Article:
In this Article, we argue that fundamental reform is necessary and highlight a series of key themes and topics that must be addressed to improve the regulatory process and promote better, more consistent management outcomes. While the Article draws on examples from frontier areas-in particular the U.S. Arctic Ocean-the recommended changes would apply to and benefit all areas of the OCS.
Twelve Policy and Procedural Goals for the Programmatic Review
This report highlights twelve policy and procedural recommendations for the review of the federal coal program. These reforms are intended to help modernize program and so that it can provide maximum net benefits to American taxpayers. The programmatic review should identify opportunities to increase revenue, reduce greenhouse gas emissions, and align federal land management with U.S. climate change goals, paying enormous dividends to the public.
There are multiple power sector models available to the Department of Interior (DOI)’s Bureau of Land Management (BLM) for analyzing the effect of current and alternative coal regulations and leasing policies during preparation of its programmatic environmental impact statement (PEIS). This document lays out model selection criteria to assist BLM in weighing the benefits and costs of these available models, and offers recommendations for model selection, highlighting the tradeoff between model complexity and transparency.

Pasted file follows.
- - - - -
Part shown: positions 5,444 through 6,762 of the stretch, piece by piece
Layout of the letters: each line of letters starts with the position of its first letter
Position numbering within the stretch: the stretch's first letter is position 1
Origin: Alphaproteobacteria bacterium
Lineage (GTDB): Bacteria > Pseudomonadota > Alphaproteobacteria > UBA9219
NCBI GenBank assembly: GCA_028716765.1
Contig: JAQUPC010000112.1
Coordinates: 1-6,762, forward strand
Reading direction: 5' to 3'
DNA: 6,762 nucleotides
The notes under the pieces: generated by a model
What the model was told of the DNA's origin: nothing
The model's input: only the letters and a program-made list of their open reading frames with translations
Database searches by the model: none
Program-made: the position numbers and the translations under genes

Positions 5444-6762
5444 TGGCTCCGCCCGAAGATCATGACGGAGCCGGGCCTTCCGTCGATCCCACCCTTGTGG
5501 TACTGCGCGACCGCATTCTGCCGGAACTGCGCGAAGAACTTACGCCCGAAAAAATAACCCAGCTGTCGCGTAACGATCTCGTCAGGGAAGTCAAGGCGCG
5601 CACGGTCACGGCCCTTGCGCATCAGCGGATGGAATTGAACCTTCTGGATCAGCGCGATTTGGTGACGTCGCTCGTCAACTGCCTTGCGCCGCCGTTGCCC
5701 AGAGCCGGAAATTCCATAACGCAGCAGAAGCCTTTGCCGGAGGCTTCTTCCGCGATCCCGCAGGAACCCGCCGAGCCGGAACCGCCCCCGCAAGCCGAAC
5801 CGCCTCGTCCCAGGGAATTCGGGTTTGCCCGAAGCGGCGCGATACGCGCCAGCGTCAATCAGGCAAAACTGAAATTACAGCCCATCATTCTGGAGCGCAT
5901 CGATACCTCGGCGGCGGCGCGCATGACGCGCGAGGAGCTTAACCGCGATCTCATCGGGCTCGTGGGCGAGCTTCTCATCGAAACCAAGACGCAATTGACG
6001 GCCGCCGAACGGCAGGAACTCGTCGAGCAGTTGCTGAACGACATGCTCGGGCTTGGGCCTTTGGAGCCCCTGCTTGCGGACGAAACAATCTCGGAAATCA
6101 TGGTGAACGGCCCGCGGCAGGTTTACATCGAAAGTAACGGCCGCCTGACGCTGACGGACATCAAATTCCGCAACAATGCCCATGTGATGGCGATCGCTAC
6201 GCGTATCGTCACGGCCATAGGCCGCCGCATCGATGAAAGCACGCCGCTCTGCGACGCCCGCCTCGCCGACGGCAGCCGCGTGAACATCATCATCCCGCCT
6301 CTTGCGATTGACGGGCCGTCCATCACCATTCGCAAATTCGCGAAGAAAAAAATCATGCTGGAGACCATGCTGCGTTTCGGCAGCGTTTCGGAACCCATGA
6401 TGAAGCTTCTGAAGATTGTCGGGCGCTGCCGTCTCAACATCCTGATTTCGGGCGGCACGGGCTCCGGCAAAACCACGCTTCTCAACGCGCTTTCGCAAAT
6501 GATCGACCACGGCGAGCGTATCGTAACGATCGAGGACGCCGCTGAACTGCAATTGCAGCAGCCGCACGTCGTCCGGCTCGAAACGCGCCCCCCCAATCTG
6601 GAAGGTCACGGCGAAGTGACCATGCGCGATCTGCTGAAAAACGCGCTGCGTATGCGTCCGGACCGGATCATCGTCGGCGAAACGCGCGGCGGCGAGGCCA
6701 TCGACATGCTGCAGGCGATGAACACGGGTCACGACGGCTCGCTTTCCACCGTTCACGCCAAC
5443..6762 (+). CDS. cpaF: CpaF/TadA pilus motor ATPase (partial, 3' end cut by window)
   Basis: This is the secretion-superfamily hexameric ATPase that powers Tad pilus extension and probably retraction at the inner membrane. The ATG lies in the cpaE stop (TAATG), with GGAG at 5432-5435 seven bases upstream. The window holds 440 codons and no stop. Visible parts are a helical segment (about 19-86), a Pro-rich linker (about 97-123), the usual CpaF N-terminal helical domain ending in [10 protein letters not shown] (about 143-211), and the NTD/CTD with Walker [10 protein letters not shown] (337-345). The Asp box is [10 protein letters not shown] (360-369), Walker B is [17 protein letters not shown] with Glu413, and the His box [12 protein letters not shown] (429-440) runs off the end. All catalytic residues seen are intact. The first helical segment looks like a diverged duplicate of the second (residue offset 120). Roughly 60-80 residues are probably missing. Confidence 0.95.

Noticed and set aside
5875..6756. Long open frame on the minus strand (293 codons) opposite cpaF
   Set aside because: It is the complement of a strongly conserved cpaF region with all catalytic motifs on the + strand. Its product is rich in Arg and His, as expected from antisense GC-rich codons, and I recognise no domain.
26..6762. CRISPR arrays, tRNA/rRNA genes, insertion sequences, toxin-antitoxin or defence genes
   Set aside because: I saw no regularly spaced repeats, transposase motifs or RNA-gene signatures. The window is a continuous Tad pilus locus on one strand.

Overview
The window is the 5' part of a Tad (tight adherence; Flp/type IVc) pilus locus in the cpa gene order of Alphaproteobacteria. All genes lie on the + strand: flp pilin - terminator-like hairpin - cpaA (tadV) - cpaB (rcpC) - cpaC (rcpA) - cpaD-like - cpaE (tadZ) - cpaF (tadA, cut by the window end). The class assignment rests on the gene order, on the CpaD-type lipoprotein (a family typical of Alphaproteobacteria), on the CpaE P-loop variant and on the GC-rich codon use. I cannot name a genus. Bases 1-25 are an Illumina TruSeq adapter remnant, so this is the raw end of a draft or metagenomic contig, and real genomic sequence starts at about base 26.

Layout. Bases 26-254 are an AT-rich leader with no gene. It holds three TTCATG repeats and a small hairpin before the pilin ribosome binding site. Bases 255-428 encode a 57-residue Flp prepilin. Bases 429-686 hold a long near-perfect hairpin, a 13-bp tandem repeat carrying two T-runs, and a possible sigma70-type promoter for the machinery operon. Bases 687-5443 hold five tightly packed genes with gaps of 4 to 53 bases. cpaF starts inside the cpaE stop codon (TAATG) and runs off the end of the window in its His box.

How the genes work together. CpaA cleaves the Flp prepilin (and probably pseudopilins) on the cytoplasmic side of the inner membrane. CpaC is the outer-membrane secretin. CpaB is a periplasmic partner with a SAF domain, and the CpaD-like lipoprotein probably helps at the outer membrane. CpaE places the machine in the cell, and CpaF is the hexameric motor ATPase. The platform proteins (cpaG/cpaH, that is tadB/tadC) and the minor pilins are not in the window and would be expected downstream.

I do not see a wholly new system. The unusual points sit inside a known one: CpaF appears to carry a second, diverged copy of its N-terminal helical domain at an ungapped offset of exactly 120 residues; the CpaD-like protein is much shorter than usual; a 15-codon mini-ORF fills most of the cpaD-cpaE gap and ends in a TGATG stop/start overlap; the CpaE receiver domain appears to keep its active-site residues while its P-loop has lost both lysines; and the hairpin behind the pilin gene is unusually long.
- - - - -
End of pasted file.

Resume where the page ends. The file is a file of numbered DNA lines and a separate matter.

Power Plants and the “War on Coal”
Since the beginning of the Obama Administration, conservative politicians have railed against the President’s “War on Coal.” As evidence of this supposed siege, they point to a series of rules issued by the Environmental Protection Agency that aim to slash air pollution from the nation’s power sector. Because coal produces far more pollution than any other major energy source, these rules are expected to further reduce its already shrinking share of the electricity market in favor of cleaner options like natural gas and solar power. But the EPA’s policies are hardly the “unprecedented regulatory assault” that opponents make them out to be. Instead, they are merely the latest chapter in a multi-decade struggle to overcome a tragic flaw in our nation’s most important environmental law.
This summary document describes how the Department of the Interior can make strides in modernizing the federal coal program through straightforward royalty rate increases and fiscal reform.
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